HOW TO BUILD A TUFTED BENCH FOR THE BEDSIDE, LIVING ROOM OR ENTRYWAY.
Hi Guys! Timisha here from Toolbox Divas. Home decorations may just might be the most expensive part of home ownership, Hahaha. I have been dreaming of getting a tufted bench that I could place at the foot of my bed for years now but the price always made it seem out of range. So I was excited when I received these coffee table legs. This is one of my favorite DIY projects to date. This bench is both beautiful but it's very practical with hidden storage. I mean a person could never have enough storage. Here’s how I did it.
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Step 1: Materials & Tools
- 2 sheets of plywood
- 6 Heritage Coffee Legs
- pocket screws
- 3 2-1/2 in. Cabinet Hinges
- 1x2x8 board
- 6 - 36 in. x 3/4 in. Hardwood Square Dowel
- 4 - SPAX 1/4 in. x 3 in. Powerlag T-Star Drive Washer Head Yellow Zinc Coated Lag Screw
- Upholstery liner
- Spray Adhesive
Step 2: CUT THE PIECES TO SIZE.
For this, I actually did a lot of the cutting as I went along. To be perfectly honest, I wasn’t entirely sure I had measured the bottom shelf and storage areas correctly. To reduce the likelihood of mismeasurements, I measured liked 3 to 4 times before cutting every piece.
Step 3: ATTACH THE LEDGES TO THE UPPER AND LOWER RAILS OR APRONS.
I used square wooden dowels for the ledges because I didn’t have to worry about ensuring that the boards were straight. Also, I didn’t want to go through and make a ton of repetitive cuts on my circular saw or miter. You can easily use scrap wood for the ledges as long as its straight and creates a flat even surface for the boards to rest on. I didn’t cut the ledge the entire length of the rails. It’s just important that there is enough support to hold the plywood base in place as you secure it to the rails or aprons to the legs.
For the lower rails the ledges should be 3/4″ or 1/2″ from the top depending on the thickness of the plywood you use. For the bottom shelf I used a plywood that was 3/4″ in thickness, so I dropped the ledge 3/4″ from the top.
For the top rails, the ledge should be flush with the bottom of the rail. The plywood will sit on the ledge, creating the bottom of the storage cavity. 1/2″ plywood works fine for the bottom of the storage area. This will provide a little extra depth in the storage area.
Step 4: DRILL POCKET HOLES ON EACH END OF THE RAILS.
I strongly recommend drilling the holes for the pocket screws prior to attaching the ledges to the rails. It’s hard to fit the rails in the Kreg jig once the rails are attached. The screws I used were 1 1/4″ pocket screws.
Step 5: MARK THE POSITION FOR THE RAILS ON EACH SIDE OF THE LEGS.
Before attaching any of the rails to the legs, it's important to ensure that it's evenly positioned when attached. Using a pencil mark the placement of the rails from every angle on every side of the legs. A carpenter L square came in very handy.
Step 6: ASSEMBLE THE LOWER PORTION OF THE FRAME OF THE BENCH.
When using pocket screws for assembly I strongly recommend using Kreg Jig’s right angle clamp. You want to keep those joints at a perfect 90-degree angle. PLACE A MIDDLE SUPPORT AT THE BOTTOM OF THE BENCH AND ENSURE ALL SIDES ARE LEVEL AND SQUARE. I used a 1×2 board cut to size in between the two middle legs.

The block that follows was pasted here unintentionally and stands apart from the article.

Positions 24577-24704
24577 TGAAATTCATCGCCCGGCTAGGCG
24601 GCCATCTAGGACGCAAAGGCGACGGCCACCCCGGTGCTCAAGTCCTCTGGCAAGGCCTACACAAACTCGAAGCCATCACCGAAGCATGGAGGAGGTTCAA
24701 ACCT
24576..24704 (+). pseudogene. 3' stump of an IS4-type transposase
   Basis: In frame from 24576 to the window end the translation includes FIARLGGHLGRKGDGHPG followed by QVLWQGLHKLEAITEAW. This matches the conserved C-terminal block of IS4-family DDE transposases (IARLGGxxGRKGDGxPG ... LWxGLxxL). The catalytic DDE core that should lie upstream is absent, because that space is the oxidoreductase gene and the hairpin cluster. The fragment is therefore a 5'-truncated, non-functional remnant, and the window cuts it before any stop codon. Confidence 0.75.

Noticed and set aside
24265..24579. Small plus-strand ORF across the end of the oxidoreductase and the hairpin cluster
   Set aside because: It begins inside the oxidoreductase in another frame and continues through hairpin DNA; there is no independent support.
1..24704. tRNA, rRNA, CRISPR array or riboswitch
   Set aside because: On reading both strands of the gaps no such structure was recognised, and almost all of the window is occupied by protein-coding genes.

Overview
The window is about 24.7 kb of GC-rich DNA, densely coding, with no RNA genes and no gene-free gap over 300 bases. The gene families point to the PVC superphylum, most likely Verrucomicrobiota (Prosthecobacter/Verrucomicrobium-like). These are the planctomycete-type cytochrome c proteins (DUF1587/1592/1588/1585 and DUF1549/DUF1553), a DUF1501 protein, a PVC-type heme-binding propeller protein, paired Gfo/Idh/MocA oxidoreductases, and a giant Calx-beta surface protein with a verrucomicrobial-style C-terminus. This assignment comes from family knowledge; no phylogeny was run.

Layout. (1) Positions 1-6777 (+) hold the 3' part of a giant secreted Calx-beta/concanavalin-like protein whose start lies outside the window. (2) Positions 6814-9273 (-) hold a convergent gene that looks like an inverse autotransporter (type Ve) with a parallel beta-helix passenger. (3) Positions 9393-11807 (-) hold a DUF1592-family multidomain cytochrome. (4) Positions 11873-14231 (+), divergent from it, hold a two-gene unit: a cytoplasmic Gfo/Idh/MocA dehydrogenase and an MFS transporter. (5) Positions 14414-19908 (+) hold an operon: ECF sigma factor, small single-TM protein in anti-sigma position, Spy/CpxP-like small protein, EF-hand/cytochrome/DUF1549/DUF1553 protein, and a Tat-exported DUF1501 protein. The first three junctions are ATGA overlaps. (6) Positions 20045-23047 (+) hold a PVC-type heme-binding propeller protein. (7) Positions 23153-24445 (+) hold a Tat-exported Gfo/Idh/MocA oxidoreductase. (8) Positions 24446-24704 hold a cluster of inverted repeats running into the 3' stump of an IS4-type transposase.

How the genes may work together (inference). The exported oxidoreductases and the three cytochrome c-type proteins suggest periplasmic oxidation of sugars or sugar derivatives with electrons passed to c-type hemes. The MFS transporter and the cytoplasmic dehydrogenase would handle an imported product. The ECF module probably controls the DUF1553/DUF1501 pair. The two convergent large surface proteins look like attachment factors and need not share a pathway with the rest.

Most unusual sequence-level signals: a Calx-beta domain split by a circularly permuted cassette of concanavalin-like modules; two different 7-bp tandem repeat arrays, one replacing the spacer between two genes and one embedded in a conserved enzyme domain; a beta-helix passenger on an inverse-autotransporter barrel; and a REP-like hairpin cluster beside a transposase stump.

Step 7: CUT THE PLYWOOD FOR THE BOTTOM STORAGE CAVITY AND THE BOTTOM SHELF.
To cut the plywood for the bottom shelf and the bottom of the interior of the storage cavity I used a circular saw with a Kreg Rip cut jig.
Step 8: NOTCH THE CORNERS AND MIDDLE OF THE BASE PIECES FOR THE OPENING OF THE LEGS.
With the bottoms cut to size, I then needed to cut a notch into each of the plywood pieces for the legs. This is easily accomplished with a jigsaw.
Step 9: INSERT THE BOTTOM SHELF.
Before attaching the top rails I inserted the bottom shelf 3/4″ plywood base. I secured using glue, and brad nails. Then I proceeded with attaching the top rails. Attach the middle beam for support at the top. It should be flush with the bottom of the top rails.
Step 10: DROP IN THE BOTTOM OF STORAGE CAVITY.
Place the plywood into the storage area. If measured correctly it should drop right in place.
Step 11: PLUG THE POCKET HOLES. AND USING a MULTI-PURPOSE TOOL FLATTEN THE INNER CORNER OF THE LEG.
Prep the corners for the addition of the corner supports. To do this use an all in one tool and cut straight down the width of the corner support piece. For the top corner supports, I used 1×3 scrap wood. So I cut down into the corner of the leg about 2.5.” on the top. The lower corner supports were make using scrap 1×2 boards.
Step 12: ADD THE CORNER BRACES.
The corner pieces were cut to size at a 45- degree angle on each side. I attached the corner brackets with Spax screws on the ends.
Step 13: ATTACH THE HINGES TO THE BENCH TOP.
Finally, it was time to prepare the bench top. With the top cut, I routed out the area where the hinges would be placed. I wanted the hinges to be flush with the bench so that the bench top would close seamlessly.
Step 14: CONDITION AND STAIN THE BENCH.
It's important to treat the wood prior to staining.
Step 15: TUFT THE TOP OF THE BENCH.
I tufted the top of the bench using a really easy no-sew method. It was my favorite part of making the bench. I did it without a peg board nor drill holes and upholstery thread. And I can’t wait to share with you what I actually used for upholstery fabric. Stick around for the next tutorial on how to tuft a bench.
Step 16: LINE THE INTERIOR OF THE BENCH & ATTACH THE BENCH TOP
I lined the interior of the storage cavity with upholstery underlining, securing it with spray adhesive.